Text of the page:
The proof tries to consider some dichotomies (specific to the data set) have two following properties:
- x_{i} with non-zero a_{i} get y_{i} = sign(a_{i}).
- x_{j} gets y_{j} = -1.

Hope this helps.

MaciekLeks 05-06-2016 01:40 AM

Re: Help in understanding proof for VC-dimension of perceptron.
 
Quote:

Originally Posted by ntvy95 (Post 12336)
Here is my understanding:

For any data set of size d + 2, we must have linear dependence, and the question is: With such inevitable linear dependence, can we find at least a specific data set that can be implemented 2^N dichotomies? The video lecture shows that for any data set of size d + 2, there are some dichotomies (specific to the data set) that the perceptron cannot implement, hence there's no such a data set of size d + 2 can be shattered by the perceptron hypothesis set.

I agree. I tried to write it in Context part of my post.

Quote:

Originally Posted by ntvy95 (Post 12336)
The proof tries to consider some dichotomies (specific to the data set) have two following properties:
- x_{i} with non-zero a_{i} get y_{i} = sign(a_{i}).
- x_{j} gets y_{j} = -1.

Hope this helps.

Unfortunately it does not help. I understand the assumption, but I do not understand the source of confidence that we can correlate a_{i} with perceptron outputs.

ntvy95 05-06-2016 02:42 AM

Re: Help in understanding proof for VC-dimension of perceptron.
 
Quote:

Originally Posted by MaciekLeks (Post 12339)
Yes, I tried to write it in Context part of my post.



Unfortunately it does not help. I understand the assumption, but I do not understand the source of confidence that we can correlate a_{i} with perceptron outputs.

I'm not sure if I understand your point right:

If the perceptron hypothesis set can shatter the data set then for the same x_{i}, there exists w' and w'' such that sign(w'x_{i}) = 1 and sign(w''x_{i}) = -1. It means that if the data set is shatterable by the perceptron hypothesis set, for any x_{i} in the data set, we can choose the case to be y_{i} = 1 or y_{i} = -1 and be sure that there exists at least one hypothesis from perceptron hypothesis set can implement the case we have chosen.

Instead of choosing y_{i} = 1 or y_{i} = -1 explicitly, the proof let the choice for the value of y_{i} depends on the value of a_{i}: y_{i} = sign(a_{i}), because for whatever the real value of a_{i} is, sign(a_{i}) only has value of 1 or -1, hence y_{i} = 1 or y_{i} = -1. In my understanding, this dependence does not make the chosen dichotomy invalid.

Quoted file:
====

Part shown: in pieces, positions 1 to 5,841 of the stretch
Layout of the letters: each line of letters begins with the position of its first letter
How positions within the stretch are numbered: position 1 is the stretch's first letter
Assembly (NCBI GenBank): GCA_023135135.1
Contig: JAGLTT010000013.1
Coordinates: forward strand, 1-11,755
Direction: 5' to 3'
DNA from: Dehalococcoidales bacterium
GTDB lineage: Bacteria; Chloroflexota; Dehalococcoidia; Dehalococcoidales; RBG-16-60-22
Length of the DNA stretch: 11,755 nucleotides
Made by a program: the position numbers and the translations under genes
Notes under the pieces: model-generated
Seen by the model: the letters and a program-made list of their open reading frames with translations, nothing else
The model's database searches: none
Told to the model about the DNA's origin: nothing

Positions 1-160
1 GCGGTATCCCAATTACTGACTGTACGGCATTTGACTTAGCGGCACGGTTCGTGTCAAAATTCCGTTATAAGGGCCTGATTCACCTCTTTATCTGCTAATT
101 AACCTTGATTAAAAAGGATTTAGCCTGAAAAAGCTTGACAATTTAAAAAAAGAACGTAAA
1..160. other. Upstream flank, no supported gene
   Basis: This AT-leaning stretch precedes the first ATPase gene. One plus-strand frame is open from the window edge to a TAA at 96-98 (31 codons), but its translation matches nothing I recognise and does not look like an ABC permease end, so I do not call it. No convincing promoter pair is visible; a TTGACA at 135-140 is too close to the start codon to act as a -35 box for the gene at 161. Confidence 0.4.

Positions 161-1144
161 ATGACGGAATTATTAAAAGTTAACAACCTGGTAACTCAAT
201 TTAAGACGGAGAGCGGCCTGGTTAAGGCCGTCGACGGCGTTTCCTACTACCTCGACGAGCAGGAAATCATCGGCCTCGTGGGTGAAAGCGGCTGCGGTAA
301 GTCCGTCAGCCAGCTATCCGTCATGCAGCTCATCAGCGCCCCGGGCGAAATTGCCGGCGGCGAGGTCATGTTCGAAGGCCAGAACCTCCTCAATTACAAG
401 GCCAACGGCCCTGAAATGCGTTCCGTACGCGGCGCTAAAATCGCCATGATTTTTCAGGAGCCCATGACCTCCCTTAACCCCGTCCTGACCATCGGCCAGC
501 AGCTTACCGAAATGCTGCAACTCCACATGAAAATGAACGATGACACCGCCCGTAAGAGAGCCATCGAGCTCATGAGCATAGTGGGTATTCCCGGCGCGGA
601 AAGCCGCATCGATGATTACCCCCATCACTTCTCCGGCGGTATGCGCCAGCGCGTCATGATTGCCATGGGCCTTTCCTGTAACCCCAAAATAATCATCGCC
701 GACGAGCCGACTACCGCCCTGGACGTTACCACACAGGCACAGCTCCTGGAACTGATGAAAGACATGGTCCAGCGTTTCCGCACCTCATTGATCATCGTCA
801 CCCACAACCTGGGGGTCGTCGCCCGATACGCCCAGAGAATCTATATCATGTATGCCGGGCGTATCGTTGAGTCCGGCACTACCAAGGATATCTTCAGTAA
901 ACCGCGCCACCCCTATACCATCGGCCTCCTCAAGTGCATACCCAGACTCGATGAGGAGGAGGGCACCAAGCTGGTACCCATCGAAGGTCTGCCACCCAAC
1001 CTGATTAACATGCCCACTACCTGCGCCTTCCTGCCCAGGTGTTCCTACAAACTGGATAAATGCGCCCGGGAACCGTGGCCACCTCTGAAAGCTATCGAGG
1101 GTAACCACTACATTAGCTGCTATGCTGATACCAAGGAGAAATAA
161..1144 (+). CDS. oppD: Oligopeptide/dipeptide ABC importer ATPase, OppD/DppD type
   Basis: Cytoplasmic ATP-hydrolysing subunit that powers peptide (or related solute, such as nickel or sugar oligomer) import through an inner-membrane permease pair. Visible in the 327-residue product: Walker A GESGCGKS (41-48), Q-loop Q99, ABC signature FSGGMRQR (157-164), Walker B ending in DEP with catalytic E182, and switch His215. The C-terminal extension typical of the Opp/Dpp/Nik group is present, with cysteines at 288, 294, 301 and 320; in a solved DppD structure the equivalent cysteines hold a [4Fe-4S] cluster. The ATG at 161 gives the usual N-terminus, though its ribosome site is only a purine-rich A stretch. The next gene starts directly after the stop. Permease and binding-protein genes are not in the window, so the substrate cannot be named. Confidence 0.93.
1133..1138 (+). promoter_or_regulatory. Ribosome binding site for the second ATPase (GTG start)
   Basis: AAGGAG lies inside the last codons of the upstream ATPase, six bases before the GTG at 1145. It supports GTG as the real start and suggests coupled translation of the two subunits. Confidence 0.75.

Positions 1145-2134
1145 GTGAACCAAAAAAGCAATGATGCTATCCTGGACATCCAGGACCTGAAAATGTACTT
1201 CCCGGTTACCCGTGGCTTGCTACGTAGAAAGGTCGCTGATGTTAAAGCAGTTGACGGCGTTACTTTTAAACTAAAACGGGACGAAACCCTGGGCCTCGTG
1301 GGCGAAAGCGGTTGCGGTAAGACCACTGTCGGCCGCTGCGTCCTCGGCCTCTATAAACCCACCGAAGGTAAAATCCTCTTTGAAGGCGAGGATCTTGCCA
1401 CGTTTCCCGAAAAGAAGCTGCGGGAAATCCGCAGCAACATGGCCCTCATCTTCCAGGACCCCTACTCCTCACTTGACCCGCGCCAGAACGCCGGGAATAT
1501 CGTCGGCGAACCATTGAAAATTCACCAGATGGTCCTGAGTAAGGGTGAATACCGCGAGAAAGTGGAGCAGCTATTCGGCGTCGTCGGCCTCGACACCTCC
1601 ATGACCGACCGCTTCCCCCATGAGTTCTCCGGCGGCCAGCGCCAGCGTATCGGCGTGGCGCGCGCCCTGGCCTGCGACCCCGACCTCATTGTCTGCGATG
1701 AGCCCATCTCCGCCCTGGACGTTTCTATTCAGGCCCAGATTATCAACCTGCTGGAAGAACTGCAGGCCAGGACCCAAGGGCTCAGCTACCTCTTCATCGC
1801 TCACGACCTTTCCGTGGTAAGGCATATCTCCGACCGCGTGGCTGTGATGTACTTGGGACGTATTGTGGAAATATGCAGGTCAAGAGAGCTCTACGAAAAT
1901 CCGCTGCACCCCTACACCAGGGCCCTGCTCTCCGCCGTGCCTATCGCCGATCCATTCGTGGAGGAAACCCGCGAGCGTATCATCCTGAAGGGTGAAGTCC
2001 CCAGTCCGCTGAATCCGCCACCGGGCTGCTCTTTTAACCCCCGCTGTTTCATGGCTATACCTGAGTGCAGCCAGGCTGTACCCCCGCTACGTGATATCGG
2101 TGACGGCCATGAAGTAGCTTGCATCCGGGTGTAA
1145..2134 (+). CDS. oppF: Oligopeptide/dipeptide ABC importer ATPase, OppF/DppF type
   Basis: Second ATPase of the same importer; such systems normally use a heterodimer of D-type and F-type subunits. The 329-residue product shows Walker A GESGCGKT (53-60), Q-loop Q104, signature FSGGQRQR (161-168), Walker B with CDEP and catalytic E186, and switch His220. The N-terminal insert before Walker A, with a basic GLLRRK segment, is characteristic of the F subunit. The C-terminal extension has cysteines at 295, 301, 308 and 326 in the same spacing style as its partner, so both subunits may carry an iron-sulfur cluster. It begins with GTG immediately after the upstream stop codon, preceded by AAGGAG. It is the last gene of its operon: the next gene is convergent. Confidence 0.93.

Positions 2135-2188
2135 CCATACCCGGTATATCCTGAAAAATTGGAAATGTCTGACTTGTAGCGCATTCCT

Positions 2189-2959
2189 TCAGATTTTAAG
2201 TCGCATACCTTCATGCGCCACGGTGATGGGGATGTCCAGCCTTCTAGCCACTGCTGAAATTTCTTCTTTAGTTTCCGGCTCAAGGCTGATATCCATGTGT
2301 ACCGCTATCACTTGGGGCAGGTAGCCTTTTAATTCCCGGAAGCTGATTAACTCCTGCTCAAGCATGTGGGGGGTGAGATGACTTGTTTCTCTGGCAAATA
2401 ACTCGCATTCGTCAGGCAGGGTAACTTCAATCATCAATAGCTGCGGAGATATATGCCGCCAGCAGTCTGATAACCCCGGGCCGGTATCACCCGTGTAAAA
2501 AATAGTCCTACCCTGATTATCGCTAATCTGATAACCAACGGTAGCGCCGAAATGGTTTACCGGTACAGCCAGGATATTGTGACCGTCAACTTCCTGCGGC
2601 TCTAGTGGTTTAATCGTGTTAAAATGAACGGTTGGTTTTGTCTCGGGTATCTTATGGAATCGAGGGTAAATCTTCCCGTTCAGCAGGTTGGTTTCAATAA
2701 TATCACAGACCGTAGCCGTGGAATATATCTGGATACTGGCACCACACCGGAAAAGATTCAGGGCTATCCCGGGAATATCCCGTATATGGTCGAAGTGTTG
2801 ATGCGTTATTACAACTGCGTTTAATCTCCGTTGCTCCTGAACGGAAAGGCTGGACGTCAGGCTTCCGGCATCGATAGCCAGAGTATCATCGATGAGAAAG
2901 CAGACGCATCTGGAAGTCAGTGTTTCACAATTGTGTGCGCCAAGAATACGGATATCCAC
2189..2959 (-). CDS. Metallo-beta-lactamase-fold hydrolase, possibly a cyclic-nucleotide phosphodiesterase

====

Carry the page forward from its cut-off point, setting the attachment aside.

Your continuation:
MaciekLeks 05-06-2016 04:34 AM

Re: Help in understanding proof for VC-dimension of perceptron.
 
Quote:

Originally Posted by ntvy95 (Post 12340)
Instead of choosing y_{i} = 1 or y_{i} = -1 explicitly, the proof let the choice for the value of y_{i} depends on the value of a_{i}: y_{i} = sign(a_{i}), because for whatever the real value of a_{i} is, sign(a_{i}) only has value of 1 or -1, hence y_{i} = 1 or y_{i} = -1. In my understanding, this dependence does not make the chosen dichotomy invalid.

That's the point. This part is crucial: "the proof let the choice for the value of y_{i} depends on the value of a_{i}". The only certain correlation is y_{i}=sign(\mathbf{w}^{T}\mathbf{x}_{i})). How do we know (definition, theorem, lemma,...) that sign(a_{i}) works the same as sign(\mathbf{w}^{T}\mathbf{x}_{i})? IMHO it cannot be drawn from the \mathbf{x}_{d+2}=\sum_{i=1}^{d+1}a_{i}\mathbf{x}_{i}, (where not all a_{i} coefficients are zeros).

ntvy95 05-06-2016 09:08 AM

Re: Help in understanding proof for VC-dimension of perceptron.
 
Quote:

Originally Posted by MaciekLeks (Post 12341)
That's the point. This part is crucial: "the proof let the choice for the value of y_{i} depends on the value of a_{i}". The only certain correlation is y_{i}=sign(\mathbf{w}^{T}\mathbf{x}_{i})). How do we know (definition, theorem, lemma,...) that sign(a_{i}) works the same as sign(\mathbf{w}^{T}\mathbf{x}_{i})? IMHO it cannot be drawn from the \mathbf{x}_{d+2}=\sum_{i=1}^{d+1}a_{i}\mathbf{x}_{i}, (where not all a_{i} coefficients are zeros).

I'm not sure if this is the point you are talking about: Here is my understanding:

If the perceptron hypothesis set can shatter the data set then: If y_{i} = sign(a_{i}) for every x_{i} that a_{i} \neq 0 then there exists such a w that satisfies sign(w^{T}x_{i}) = sign(a_{i}) for every x_{i} that a_{i} \neq 0. In other words, we first have y_{i} = sign(a_{i}) for every x_{i} that a_{i} \neq 0, then we must be able to find a w that satisfies the equation y_{i} = sign(a_{i}) = sign(w^{T}x_{i}) if the perceptron hypothesis set can shatter the data set.

MaciekLeks 05-09-2016 08:18 AM

Re: Help in understanding proof for VC-dimension of perceptron.
 
Quote:

Originally Posted by ntvy95 (Post 12342)
I'm not sure if this is the point you are talking about: Here is my understanding:

If the perceptron hypothesis set can shatter the data set then: If y_{i} = sign(a_{i}) for every x_{i} that a_{i} \neq 0 then there exists such a w that satisfies sign(w^{T}x_{i}) = sign(a_{i}) for every x_{i} that a_{i} \neq 0. In other words, we first have y_{i} = sign(a_{i}) for every x_{i} that a_{i} \neq 0, then we must be able to find a w that satisfies the equation y_{i} = sign(a_{i}) = sign(w^{T}x_{i}) if the perceptron hypothesis set can shatter the data set.

You've built up the intuition for the proof. I knew this, but when I read what you wrote, I started to have less doubt. Thanks for that. I still have some doubt, but it's even hard to describe. It's high time to move on.